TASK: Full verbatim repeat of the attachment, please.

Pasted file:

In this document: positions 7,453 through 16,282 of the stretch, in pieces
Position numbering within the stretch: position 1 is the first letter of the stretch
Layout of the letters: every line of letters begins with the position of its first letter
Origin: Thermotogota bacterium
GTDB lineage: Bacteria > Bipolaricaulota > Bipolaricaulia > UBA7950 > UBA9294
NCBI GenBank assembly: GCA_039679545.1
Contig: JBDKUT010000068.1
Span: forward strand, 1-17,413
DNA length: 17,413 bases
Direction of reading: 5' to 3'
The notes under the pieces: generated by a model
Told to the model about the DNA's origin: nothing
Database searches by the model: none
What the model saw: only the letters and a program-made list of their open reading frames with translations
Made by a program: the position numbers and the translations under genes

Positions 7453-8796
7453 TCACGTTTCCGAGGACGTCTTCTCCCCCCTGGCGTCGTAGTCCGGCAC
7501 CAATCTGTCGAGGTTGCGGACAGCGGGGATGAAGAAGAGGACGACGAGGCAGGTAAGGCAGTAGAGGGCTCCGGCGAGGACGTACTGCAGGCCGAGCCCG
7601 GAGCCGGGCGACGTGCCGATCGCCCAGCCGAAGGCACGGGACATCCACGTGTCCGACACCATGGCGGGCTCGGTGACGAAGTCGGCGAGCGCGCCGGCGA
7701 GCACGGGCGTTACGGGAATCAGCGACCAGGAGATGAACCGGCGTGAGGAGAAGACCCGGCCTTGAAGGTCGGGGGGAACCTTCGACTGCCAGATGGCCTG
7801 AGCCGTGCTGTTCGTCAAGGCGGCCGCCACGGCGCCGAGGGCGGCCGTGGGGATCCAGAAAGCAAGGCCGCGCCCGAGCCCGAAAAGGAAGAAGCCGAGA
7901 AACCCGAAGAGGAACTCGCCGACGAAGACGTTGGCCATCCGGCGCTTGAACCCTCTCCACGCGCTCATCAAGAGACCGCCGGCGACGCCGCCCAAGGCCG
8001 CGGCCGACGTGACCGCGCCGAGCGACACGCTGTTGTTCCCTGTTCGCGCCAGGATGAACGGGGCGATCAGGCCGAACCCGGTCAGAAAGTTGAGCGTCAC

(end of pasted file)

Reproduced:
In this document: positions 7,453 through 16,282 of the stretch, in pieces
Position numbering within the stretch: position 1 is the first letter of the stretch
Layout of the letters: every line of letters begins with the position of its first letter
Origin: Thermotogota bacterium
GTDB lineage: Bacteria > Bipolaricaulota > Bipolaricaulia > UBA7950 > UBA9294
NCBI GenBank assembly: GCA_039679545.1
Contig: JBDKUT010000068.1
Span: forward strand, 1-17,413
DNA length: 17,413 bases
Direction of reading: 5' to 3'
The notes under the pieces: generated by a model
Told to the model about the DNA's origin: nothing
Database searches by the model: none
What the model saw: only the letters and a program-made list of their open reading frames with translations
Made by a program: the position numbers and the translations under genes

Positions 7453-8796
7453 TCACGTTTCCGAGGACGTCTTCTCCCCCCTGGCGTCGTAGTCCGGCAC
7501 CAATCTGTCGAGGTTGCGGACAGCGGGGATGAAGAAGAGGACGACGAGGCAGGTAAGGCAGTAGAGGGCTCCGGCGAGGACGTACTGCAGGCCGAGCCCG
7601 GAGCCGGGCGACGTGCCGATCGCCCAGCCGAAGGCACGGGACATCCACGTGTCCGACACCATGGCGGGCTCGGTGACGAAGTCGGCGAGCGCGCCGGCGA
7701 GCACGGGCGTTACGGGAATCAGCGACCAGGAGATGAACCGGCGTGAGGAGAAGACCCGGCCTTGAAGGTCGGGGGGAACCTTCGACTGCCAGATGGCCTG
7801 AGCCGTGCTGTTCGTCAAGGCGGCCGCCACGGCGCCGAGGGCGGCCGTGGGGATCCAGAAAGCAAGGCCGCGCCCGAGCCCGAAAAGGAAGAAGCCGAGA
7901 AACCCGAAGAGGAACTCGCCGACGAAGACGTTGGCCATCCGGCGCTTGAACCCTCTCCACGCGCTCATCAAGAGACCGCCGGCGACGCCGCCCAAGGCCG
8001 CGGCCGACGTGACCGCGCCGAGCGACACGCTGTTGTTCCCTGTTCGCGCCAGGATGAACGGGGCGATCAGGCCGAACCCGGTCAGAAAGTTGAGCGTCAC